Wednesday, February 25, 2015

Best Laid Plans

Still auditioning fabrics
Just when I think I have it figured out, I go second guessing my decisions. With all my interfacing pieces cut and ready for fabric to be fused, I began to waffle over which of those two dark fabrics should go in the middle, which on top. The batik was always the one fabric I was so sure of and now I wondered if it should be on top. I finally stopped myself, just go with what you originally felt strongly about. It never occurred to me that I didn't have enough fabric to cover that spot! Well - that made things a bit easier. As I studied the other Stonehenge fabric, I noticed that in some places the mottling definitely moves at an angle, much like the quilting I plan to do over it, so fate must be on my side here. I chose a spot where that showed up the most.


I'd wanted to make all the rest of the fabric choices now so I could do all the fusing at once, then do all the quilting at once, then do all the satin stitching at once. But I was still struggling to find the right piece to go in the lower right and bottom sections. I did end up purchasing more fabric but it occurred to me that I'd know better which was right once the quilting was on that center section. I could feel myself resisting working "out of order" but because of my out of the ordinary construction method, I can actually do this quite easily. I started marking the quilting lines, trying out a new product as my usual marking tools weren't showing. This chalk pencil by Roxanne seems to work well. I don't know what the binder is, but it does not brush off like other chalk-marking products I've used. I was a little concerned that the lines might disappear as I maneuvered the piece through the machine so perhaps this is good. Just so I can remove any visible marks after stitching, which I should be able to since it says it's water soluble. Yes, I should have tested first but I have a certain trust in Roxanne products. Fingers crossed that this does not become an issue somewhere down the line. By the way, these come in a 4 pack - 2 white, 2 grey. Does anyone have experience with these?


As I studied my sample as I worked, I suddenly remembered that this stitching I was marking would be emulating water flowing down over the stonework and I needed to satin stitch the grout lines first. After trying several settings, I settled on a 6 width and .8 length - it looks great!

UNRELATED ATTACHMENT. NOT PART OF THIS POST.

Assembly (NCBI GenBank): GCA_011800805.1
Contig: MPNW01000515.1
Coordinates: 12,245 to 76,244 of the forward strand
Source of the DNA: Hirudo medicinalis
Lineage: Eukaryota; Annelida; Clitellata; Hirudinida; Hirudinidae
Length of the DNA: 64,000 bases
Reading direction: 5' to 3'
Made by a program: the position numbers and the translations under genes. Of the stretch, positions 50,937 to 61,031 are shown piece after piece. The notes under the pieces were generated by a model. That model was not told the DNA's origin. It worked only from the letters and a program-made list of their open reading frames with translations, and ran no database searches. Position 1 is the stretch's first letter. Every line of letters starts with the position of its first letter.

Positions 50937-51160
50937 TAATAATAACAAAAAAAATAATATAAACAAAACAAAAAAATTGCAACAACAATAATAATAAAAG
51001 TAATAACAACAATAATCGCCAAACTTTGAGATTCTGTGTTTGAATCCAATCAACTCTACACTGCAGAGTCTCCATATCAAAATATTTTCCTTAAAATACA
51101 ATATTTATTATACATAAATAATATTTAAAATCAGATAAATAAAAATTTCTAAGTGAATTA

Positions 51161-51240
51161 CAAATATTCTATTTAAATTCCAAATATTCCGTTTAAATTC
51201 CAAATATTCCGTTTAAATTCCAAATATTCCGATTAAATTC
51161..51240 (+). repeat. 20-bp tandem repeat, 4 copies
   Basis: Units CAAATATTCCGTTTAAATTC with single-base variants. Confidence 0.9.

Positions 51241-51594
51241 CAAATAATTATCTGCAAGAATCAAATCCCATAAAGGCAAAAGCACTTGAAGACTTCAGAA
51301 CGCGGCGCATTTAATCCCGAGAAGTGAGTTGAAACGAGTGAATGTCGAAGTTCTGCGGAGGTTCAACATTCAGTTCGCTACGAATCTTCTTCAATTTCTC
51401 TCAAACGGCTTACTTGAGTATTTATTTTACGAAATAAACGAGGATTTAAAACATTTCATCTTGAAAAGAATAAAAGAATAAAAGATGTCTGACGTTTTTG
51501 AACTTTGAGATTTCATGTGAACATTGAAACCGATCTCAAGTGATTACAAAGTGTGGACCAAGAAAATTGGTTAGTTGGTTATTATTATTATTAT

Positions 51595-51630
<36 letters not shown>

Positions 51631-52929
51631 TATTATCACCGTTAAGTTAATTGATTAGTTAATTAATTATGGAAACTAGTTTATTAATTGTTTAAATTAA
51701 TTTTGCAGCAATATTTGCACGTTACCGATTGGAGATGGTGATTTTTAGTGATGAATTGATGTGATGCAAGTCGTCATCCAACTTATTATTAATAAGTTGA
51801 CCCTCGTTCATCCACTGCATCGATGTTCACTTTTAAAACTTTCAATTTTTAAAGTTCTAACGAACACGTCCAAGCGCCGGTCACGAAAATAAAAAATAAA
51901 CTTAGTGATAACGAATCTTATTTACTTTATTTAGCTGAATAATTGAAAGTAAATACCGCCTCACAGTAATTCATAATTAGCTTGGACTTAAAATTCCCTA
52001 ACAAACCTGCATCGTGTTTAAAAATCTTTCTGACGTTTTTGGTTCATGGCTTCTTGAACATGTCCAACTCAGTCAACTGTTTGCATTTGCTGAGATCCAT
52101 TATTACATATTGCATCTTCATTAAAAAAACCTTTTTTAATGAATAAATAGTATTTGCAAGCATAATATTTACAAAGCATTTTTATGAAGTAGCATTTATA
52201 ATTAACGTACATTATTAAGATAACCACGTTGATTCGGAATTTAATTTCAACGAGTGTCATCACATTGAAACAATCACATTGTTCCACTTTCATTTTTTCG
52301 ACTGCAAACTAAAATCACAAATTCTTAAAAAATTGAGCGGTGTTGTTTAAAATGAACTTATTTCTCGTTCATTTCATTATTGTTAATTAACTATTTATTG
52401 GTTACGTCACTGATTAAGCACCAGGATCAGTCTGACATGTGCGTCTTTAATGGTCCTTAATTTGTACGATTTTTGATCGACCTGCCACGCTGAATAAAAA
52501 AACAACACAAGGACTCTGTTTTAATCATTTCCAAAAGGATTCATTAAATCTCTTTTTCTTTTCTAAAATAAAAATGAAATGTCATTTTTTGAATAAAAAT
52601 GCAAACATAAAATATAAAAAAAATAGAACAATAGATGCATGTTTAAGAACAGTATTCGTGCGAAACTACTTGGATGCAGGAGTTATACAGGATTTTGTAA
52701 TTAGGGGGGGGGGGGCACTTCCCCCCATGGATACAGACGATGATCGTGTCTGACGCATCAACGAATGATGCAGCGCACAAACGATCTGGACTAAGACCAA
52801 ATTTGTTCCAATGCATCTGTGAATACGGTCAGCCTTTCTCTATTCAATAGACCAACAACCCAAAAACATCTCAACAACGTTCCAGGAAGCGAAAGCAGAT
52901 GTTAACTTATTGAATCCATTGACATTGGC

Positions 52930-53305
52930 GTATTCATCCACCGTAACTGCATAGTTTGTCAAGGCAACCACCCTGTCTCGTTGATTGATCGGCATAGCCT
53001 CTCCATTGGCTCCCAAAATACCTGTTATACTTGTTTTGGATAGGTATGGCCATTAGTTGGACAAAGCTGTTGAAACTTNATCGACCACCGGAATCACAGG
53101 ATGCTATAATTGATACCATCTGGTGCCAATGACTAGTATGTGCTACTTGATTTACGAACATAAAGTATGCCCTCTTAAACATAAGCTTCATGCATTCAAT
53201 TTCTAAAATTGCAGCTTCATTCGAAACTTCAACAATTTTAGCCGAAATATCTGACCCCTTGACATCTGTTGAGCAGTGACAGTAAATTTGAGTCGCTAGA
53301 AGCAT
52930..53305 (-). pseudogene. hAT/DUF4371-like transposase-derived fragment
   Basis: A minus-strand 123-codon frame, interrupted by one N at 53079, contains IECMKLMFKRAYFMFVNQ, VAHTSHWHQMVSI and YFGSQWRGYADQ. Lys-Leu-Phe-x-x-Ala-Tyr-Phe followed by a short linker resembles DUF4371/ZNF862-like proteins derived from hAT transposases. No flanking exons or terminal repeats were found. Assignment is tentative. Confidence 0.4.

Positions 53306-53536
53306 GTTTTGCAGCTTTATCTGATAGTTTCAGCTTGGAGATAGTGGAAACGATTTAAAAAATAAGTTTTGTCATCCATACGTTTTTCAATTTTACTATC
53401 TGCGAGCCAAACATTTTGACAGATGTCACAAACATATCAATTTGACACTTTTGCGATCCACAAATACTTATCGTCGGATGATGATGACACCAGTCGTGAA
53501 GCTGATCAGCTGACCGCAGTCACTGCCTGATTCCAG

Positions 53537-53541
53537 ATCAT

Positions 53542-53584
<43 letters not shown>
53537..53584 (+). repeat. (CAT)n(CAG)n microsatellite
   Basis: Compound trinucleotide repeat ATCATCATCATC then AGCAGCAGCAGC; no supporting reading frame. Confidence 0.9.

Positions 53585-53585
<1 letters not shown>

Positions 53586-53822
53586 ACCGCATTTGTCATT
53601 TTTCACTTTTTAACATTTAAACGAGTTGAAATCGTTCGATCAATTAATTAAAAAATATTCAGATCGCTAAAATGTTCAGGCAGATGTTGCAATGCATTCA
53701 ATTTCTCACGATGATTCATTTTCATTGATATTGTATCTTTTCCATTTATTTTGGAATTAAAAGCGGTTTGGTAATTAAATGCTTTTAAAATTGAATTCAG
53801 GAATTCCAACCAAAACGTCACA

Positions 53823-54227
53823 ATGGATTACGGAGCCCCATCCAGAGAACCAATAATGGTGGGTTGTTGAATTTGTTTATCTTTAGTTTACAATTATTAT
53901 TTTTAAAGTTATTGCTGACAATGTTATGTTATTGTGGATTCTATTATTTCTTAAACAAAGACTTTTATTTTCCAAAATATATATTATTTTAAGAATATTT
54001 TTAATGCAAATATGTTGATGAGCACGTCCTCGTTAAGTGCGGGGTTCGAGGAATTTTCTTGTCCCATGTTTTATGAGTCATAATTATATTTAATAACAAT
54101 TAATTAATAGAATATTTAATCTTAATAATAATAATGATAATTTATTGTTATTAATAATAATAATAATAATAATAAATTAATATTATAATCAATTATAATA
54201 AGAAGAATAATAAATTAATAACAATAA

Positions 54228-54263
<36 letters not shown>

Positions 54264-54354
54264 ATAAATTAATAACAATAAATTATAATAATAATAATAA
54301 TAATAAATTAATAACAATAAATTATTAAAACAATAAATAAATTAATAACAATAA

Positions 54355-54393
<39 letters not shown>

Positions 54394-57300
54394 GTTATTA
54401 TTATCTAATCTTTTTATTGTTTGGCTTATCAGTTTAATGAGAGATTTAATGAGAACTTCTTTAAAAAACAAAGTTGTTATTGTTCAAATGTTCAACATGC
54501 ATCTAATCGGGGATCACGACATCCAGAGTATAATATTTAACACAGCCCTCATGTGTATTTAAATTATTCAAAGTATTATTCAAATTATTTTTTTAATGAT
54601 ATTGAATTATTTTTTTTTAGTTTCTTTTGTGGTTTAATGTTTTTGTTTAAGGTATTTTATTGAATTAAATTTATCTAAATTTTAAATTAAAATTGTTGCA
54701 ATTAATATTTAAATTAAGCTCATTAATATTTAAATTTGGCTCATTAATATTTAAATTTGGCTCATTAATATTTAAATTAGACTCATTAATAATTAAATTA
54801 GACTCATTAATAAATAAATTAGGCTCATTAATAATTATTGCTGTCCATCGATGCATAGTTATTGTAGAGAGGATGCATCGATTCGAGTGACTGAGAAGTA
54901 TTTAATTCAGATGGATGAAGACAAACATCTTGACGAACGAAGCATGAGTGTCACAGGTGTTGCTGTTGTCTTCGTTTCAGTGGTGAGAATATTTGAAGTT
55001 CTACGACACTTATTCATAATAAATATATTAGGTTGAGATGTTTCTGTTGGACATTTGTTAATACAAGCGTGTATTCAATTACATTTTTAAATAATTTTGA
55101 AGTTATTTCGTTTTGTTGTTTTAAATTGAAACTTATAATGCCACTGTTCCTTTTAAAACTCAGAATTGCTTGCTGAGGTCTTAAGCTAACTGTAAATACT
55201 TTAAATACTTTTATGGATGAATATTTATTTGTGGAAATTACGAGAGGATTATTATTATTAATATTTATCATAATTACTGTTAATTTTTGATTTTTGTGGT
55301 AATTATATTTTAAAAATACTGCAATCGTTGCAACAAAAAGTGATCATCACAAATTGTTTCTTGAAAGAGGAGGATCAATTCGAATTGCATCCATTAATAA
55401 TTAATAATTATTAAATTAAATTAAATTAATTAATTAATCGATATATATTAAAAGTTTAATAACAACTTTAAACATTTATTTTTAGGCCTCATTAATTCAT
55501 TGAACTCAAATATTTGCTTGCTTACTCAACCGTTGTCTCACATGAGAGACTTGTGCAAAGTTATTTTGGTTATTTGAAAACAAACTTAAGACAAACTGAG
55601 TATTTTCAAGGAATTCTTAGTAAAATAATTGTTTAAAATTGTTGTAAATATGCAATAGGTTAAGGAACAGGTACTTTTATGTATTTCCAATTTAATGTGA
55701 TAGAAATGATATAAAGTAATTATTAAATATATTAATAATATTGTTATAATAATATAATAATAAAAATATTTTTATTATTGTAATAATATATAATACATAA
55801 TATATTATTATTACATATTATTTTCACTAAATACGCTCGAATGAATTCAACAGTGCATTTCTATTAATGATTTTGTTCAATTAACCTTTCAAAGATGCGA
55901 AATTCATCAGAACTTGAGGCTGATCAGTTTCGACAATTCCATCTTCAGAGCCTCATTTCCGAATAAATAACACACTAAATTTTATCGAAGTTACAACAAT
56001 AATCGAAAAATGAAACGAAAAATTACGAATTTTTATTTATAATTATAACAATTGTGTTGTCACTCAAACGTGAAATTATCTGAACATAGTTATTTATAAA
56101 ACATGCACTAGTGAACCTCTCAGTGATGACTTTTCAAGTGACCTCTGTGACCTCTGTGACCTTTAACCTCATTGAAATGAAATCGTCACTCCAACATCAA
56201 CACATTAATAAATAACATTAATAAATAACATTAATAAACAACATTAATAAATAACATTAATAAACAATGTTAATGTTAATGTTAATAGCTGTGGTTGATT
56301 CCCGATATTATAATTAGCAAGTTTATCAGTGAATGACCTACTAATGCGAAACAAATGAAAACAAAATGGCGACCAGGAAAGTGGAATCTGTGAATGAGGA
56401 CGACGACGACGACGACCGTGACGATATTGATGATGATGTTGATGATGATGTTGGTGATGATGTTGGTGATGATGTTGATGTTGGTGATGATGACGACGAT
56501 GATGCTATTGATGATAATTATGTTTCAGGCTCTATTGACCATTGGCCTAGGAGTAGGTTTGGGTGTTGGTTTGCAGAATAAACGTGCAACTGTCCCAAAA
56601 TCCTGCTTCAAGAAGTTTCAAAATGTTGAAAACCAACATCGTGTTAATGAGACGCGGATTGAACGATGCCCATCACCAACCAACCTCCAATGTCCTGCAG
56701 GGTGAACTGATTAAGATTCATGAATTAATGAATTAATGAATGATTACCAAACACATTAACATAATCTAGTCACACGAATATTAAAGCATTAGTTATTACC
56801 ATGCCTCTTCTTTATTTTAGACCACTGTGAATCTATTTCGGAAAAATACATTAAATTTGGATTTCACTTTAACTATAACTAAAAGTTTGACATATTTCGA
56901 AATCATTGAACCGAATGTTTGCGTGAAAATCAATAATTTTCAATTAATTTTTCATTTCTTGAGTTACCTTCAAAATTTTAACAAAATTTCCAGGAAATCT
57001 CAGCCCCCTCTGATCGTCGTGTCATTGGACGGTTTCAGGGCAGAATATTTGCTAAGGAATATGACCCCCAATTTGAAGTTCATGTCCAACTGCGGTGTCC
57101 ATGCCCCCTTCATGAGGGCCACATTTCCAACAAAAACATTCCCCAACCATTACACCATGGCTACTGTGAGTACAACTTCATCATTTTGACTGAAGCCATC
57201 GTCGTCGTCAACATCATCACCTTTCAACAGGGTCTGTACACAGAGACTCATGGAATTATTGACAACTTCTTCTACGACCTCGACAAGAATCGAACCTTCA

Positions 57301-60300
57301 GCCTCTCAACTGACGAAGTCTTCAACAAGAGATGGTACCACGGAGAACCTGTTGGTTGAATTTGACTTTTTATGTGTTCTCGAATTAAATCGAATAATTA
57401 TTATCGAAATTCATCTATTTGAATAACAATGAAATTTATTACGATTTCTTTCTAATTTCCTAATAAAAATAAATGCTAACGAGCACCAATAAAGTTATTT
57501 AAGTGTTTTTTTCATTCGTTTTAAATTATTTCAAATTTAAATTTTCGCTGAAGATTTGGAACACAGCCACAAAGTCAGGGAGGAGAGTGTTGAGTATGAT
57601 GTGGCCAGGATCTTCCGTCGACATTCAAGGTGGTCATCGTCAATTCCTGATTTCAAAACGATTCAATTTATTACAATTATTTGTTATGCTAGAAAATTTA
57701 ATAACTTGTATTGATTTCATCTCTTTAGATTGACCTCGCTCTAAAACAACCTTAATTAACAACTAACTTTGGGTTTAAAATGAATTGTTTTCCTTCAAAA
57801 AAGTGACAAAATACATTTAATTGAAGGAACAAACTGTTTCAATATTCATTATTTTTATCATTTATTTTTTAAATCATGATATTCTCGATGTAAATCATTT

4 comments:

The Inside Stori said...

I think you are on the right track....but I had to laugh when reading your post. I've had sooooo much indecision on my last couple of projects....and esp. on the current one......my head aches and I worry my age is getting to me. Indecision scares me.....

Chris said...

I LOVE LOVE your satin stitching. It is darn near perfect. I am the queen of second guessing as you well know. I wish I could see it in person, but can only tell you to go with your instincts.

Michele Matucheski said...

I DO love that Stonehenge fabric! As for not having enough of that one batik --- what do they say? Ingenuity is the Mother of Invention! I'm sure you'll come up with an even better idea. I'll have to look for those Roxanne marking pencils. I still haven't settled on the ideal tool for marking -- my favorite now is the tear-away quilting paper. The chalks always rub off before I get to the stitching. And I'm a little afraid of the blue pens now ...

The Idaho Beauty said...

The Roxanne pencils are marketed under the Quilter's Choice brand. I bought mine through Connecting Threads. I've discovered that I can pretty much removed all traces of the white pencil, at least on this fabric, by rubbing across the line (not in the same direction as the line was drawn) with a scrap of the same fabric. This is the same method I use to remove lines made with a Nonce pencil. Of course, could be a totally different story with the grey pencils on a light fabric, so I'll be testing beforehand if I use those.